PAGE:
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An Author's Testament to Writing and a Reader's Delight
on December 17, 2010
September 1813. Take one abandoned gatehouse on an English estate adjacent to the village poorhouse. Insert one banished woman. Season with fascinating secondary characters, a shipwreck, and a manservant with a hook instead of a hand. Sprinkle in some 18th century home-produced plays and an old man with a spyglass pacing a rooftop. Sear with the heady longings of the hero and heroine along with an unexpectedly sweet courtship between two mature characters. Add echoes of Jane Austen. Simmer in exhaustive research about a hierarchical culture with liberal spoonfuls of social commentary, intrigue, and unlikely love. Toss in some unpredictable plot twists at the very end and a gate yearning to be unlocked. Result? A delicious, noteworthy historical romance novel well worth your time.
Chapter 18 of The Girl in the Gatehouse begins with an Austen quote, "I declare after all there is no enjoyment like reading! How much sooner one tires of anything else than of a book!"
It is a happy thing to write a book review for Jane Austen devotee, Julie Klassen, on this, the 235th anniversary of Miss Austen's birth. Unlike Miss Austen, who received little notoriety or respect for her writing during her lifetime, Julie Klassen is a RITA and Christy Award finalist. Ms. Klassen returns a third time to expertly write about the Regency period in English history. I have great respect for her work. In her author's note, she states that the novel is peppered with Austen-like characters. Julie Klassen's love of writing and authors pervade The Girl in the Gatehouse. Women who aren't supposed to write publish anonymously. Letters are written, read and re-read. Closeted writers abound, male and female alike, producing journals, stories, "theatricals" and novels. Ms. Klassen pens an engrossing read.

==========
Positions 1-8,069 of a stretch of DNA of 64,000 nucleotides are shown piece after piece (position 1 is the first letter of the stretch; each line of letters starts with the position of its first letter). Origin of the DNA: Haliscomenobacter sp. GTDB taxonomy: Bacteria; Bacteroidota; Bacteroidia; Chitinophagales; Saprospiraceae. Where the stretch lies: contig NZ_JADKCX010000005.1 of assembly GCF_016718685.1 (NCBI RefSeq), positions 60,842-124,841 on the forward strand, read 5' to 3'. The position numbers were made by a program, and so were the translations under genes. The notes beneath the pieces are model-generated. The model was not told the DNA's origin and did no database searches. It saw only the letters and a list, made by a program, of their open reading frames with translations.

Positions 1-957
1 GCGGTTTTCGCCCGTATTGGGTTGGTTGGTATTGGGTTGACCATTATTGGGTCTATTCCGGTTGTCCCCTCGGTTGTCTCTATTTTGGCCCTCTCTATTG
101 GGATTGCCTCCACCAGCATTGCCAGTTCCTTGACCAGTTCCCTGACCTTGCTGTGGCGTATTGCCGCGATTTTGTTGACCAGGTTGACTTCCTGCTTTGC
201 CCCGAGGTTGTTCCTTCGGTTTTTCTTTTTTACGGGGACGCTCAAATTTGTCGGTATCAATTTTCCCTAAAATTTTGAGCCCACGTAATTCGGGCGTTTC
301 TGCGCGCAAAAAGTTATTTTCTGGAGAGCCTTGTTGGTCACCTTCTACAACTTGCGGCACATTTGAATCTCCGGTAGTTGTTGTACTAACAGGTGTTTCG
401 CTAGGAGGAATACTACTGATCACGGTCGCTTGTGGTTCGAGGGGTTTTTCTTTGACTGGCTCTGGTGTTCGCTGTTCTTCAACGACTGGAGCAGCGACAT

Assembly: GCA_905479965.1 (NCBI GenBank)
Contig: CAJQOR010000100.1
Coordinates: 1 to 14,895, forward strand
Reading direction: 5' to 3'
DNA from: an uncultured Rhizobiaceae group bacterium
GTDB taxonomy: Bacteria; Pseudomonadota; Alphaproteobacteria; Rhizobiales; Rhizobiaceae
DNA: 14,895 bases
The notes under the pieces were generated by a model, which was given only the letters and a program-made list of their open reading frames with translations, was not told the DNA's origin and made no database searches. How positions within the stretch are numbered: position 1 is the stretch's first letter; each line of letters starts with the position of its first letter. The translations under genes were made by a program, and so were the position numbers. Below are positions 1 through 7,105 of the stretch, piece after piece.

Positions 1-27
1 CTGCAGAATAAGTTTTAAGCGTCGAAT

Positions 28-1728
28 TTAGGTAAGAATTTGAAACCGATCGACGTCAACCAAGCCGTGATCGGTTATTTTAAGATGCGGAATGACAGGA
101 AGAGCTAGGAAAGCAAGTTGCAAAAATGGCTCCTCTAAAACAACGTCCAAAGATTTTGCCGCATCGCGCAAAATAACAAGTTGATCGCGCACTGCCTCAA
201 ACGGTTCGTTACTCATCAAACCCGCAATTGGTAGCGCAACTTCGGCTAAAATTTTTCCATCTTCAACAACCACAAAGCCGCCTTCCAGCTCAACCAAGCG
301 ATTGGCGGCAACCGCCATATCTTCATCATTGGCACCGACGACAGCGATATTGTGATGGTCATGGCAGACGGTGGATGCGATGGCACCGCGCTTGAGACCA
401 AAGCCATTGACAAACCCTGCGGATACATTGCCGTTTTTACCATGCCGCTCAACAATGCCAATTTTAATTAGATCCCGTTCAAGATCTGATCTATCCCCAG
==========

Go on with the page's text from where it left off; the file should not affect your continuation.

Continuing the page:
Well-paced and styled, The Girl in the Gatehouse introduces us to characters we care about even when our everyday tasks force us to lay the book aside for a time. Matthew Bryant, a successful navy captain recently returned from the Napoleonic wars, leases the estate, determined to piece together his fractured past. Mariah Aubrey has a safely-guarded secret and a predilection for helping others despite being tossed out on her ear by her father. We read only hints of her indiscretion until she bravely writes her own experience into her third novel. Mariah, however, seems a bit bland and placid through most of the book and then suddenly overwrought at the end. I found it curious that she waited so long to open her aunt's chest.
Helpful discussion questions are included in the back of the book. Beautiful motifs embellish new chapter pages as well as quotes from various 18th and 19th century poets and authors, particularly women. Literature is revered in this inspirational historical fiction novel, bookended, ironically, with the phrases "the end" and "the beginning."
Highly recommended to historical fiction and literature lovers or those simply looking for an enticing read.
Reviewed by Holly Weiss, author of Crestmont